In March the case was made for being bold on China. The rationale for that is based on the part of the economic cycle that China is in. While central banks around the world are hiking interest rates, and there are even rumours of the BoJ looking at joining them soon, the People’s Bank of China is cutting interest rates. In short, China is trying to boost its economy while most other central banks are trying to cool their economy to control inflation and get a ‘soft landing’.
This is the case for more gains in China’s main indices. On Friday last week, China’s 50 index made a break of a key trendline higher, so this could be a key technical turning point that matches the fundamental story.
China’s stimulus boost is more than $5 trillion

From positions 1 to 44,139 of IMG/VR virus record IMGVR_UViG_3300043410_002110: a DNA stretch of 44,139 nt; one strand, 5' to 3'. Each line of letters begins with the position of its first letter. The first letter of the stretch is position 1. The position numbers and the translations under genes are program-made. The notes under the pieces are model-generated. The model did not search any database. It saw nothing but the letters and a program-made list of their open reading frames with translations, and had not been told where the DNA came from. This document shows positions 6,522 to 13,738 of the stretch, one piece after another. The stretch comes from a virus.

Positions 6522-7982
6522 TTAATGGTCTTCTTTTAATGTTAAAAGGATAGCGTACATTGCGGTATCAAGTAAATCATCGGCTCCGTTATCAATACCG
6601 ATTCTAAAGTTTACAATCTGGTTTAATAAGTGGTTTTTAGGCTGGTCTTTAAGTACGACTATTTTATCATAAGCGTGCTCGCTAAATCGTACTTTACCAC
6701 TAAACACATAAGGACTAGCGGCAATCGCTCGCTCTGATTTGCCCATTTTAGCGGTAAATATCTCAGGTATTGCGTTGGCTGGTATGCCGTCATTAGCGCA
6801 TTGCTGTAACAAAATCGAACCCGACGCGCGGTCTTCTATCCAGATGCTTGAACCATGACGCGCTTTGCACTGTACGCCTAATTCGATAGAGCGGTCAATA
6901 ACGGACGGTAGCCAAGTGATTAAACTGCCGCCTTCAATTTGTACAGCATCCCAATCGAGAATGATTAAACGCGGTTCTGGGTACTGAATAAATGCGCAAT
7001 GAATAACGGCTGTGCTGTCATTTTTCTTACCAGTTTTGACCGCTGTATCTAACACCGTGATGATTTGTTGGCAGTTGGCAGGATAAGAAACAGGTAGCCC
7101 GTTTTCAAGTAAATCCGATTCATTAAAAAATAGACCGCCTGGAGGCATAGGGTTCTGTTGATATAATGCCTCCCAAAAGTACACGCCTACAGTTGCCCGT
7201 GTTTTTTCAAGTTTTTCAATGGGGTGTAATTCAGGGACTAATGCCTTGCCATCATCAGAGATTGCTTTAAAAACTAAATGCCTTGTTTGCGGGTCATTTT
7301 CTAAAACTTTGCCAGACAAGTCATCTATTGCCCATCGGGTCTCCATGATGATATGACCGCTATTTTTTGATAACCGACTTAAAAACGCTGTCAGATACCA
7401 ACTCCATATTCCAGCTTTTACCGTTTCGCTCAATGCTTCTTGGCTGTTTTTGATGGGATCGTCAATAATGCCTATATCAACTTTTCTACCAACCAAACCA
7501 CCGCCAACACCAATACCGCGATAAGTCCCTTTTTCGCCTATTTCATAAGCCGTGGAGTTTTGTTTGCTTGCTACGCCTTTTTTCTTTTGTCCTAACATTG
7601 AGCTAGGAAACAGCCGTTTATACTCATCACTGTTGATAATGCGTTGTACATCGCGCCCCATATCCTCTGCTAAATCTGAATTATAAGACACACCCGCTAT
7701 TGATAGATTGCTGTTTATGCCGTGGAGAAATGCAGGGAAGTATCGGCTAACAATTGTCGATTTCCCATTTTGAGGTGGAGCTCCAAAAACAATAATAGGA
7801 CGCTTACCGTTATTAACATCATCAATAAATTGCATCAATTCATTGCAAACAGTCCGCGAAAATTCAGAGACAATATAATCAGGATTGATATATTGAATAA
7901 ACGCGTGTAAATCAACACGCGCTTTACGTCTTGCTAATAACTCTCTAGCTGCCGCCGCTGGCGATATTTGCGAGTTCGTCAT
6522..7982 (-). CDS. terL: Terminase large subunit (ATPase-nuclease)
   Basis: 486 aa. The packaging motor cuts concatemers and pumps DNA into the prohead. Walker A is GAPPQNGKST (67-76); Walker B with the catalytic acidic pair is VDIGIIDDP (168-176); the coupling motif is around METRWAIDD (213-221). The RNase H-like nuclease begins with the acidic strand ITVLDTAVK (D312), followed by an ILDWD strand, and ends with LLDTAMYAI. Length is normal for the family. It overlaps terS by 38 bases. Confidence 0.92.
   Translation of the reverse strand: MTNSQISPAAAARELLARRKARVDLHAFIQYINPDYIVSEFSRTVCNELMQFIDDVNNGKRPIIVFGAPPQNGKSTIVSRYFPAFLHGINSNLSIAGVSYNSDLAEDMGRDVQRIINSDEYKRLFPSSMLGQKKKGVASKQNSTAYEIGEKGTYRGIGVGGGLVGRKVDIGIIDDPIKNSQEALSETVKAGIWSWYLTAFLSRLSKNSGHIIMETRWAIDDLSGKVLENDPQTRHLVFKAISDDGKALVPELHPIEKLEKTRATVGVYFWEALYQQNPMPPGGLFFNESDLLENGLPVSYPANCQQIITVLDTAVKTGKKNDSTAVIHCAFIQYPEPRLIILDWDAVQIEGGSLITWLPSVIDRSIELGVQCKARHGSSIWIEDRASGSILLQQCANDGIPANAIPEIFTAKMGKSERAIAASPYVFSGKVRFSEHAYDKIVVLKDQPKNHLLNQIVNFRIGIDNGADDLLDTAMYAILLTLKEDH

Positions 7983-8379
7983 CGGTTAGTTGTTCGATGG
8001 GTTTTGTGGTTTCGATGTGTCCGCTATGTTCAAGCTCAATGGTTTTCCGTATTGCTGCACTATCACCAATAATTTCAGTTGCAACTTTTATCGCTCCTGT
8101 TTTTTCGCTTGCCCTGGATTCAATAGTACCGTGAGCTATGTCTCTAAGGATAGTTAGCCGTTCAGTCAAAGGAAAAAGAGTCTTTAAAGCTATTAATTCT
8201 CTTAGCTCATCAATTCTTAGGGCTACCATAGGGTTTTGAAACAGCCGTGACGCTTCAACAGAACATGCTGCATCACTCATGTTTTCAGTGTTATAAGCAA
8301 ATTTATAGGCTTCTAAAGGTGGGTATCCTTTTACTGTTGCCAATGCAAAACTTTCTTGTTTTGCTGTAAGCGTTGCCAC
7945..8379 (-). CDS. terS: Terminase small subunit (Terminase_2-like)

According to Bloomberg, the monetary policy measures and fiscal measures equal around one-third of China’s $17 trillion economy. Here is a bar chart showing the level of support going into the economy this year and the levels from 2020 and 2021.
A couple of things to note from the bar chart above. The PBoC is playing less of a role than in 2020. The PBoC kept the Loan Prime Rate 1Y at 3.70%. Expectations were for the 1 Year Loan Prime Rate to be reduced by 5bp. but they did reduce the Loan Prime Rate 5Y by 15bps. That offset some of the disappointment. However, it underscores the fact that the PBoC is not taking a front and centre role in supporting China’s economy. That is going from the general budget spend.
A key risk to this outlook is China’s Covid-free policy. If China maintains this policy, then the economy may weaken further. This could result in another dip lower in Chinese stocks unless China decides to boost the economy again. Another risk is if US recession fears grow. As the world’s largest economy, a recession in the US will be felt all over the world and will drag on China’s near-term growth prospects. An upside risk is if the Fed manages a so-called ‘soft landing’. That could send China’s stocks quickly higher.